Money certainly can buy happiness – if you are willing to part with the money! In fact a recent study reported in the July 25, 2017 issue of Science & Environment revealed that using money to free up time is linked to increased happiness.
According to the news item by Helen Briggs, BBC News, psychologists in the U.S., Canada and the Netherlands asked over 6000 adults, including 800 millionaires, how much money they spent on buying time. (Buying time could refer to such things as outsourcing time-consuming jobs you dislike.) Less than a third of the individuals spent money each month to buy themselves some time. Yet those who did, reported greater life satisfaction than the others.
This was followed up with a 2- week experiment among 60 working adults in Vancouver, Canada. They gave them about $40 to spend on a purchase that would save them time, such as cleaning services or paying others to run errands for them. On a different weekend, the participants were asked to spend money on material goods including wine, clothes and books. The researchers found that saving time rather than making material purchases increased happiness by reducing feelings of time stress.
Yet older research has indicated that when asked to choose between money or more free time, people chose money. It could be because those people really needed the money in order to survive. But more likely it was a knee-jerk decision based on their relationship with money since childhood. Who has not learned the value of money as a child – and yet has not been taught the importance of time?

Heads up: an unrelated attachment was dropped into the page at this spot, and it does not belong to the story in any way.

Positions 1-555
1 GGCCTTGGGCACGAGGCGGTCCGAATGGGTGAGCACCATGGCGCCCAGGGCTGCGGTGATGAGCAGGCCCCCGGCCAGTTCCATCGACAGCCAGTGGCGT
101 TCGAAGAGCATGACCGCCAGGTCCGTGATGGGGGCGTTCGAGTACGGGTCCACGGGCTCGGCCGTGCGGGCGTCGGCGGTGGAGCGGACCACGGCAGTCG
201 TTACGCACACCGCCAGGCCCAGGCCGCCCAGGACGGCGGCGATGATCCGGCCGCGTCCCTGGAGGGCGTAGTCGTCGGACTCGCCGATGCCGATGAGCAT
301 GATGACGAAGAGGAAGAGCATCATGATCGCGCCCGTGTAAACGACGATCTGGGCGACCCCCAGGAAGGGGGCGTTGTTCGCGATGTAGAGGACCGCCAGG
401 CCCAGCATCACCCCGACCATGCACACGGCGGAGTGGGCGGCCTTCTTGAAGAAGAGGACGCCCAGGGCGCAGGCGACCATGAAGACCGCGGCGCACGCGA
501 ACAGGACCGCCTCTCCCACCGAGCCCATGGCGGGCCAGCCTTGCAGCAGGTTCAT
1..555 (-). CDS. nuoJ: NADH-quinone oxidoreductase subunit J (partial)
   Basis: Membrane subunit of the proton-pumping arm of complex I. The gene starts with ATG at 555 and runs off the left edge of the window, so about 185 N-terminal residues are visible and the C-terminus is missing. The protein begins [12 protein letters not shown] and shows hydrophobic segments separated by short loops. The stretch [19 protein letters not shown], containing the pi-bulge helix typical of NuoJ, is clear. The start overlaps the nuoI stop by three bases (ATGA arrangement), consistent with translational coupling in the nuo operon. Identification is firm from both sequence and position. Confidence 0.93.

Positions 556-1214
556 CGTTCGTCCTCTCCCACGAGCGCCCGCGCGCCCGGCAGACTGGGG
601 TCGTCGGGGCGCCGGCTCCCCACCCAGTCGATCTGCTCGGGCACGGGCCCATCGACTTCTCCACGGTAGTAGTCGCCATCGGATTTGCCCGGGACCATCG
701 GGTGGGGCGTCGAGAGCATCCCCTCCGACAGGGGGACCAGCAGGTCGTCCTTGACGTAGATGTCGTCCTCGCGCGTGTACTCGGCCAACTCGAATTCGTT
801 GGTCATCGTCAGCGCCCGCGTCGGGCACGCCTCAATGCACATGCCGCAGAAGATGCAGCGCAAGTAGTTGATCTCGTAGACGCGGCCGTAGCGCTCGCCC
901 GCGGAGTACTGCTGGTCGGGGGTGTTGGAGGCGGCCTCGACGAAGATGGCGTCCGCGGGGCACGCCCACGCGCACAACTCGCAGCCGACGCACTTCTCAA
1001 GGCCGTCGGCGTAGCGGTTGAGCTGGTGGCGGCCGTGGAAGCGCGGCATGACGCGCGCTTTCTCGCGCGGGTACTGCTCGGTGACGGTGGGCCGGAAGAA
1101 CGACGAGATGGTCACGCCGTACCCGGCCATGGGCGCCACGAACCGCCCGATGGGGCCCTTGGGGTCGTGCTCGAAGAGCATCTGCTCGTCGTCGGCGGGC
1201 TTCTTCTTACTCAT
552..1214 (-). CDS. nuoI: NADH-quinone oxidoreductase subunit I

Money has always been one of the biggest short-term motivators – one that keeps us at the slot machines or working overtime or staying late for that one last sale. We even get a shot of dopamine (the reward neurotransmitter) every time we spot a quarter on the ground or win two dollars playing bingo.
Left to itself, your brain will make decisions based on emotion. Knee-jerk reaction is a function of the primitive brain, influenced by past decisions, and taking the path of least resistance by choosing money as the priority. But your executive function, located primarily in the brain’s prefrontal cortex, has the ability to override routine and habits, and make decisions that take long-term consequences into consideration. We need to pause to allow this to happen.
And when you pause, think of ways you could buy time, whether it be farming out personal chores such as housekeeping, car washes or errands – or buying time-saving equipment, hiring taxis instead of driving or shopping online. There are many ways to trade money for time.
It’s important that you don’t let your reactive brain run your life. Run it through your brain’s “executive centre” first. You may decide to buy a little happiness.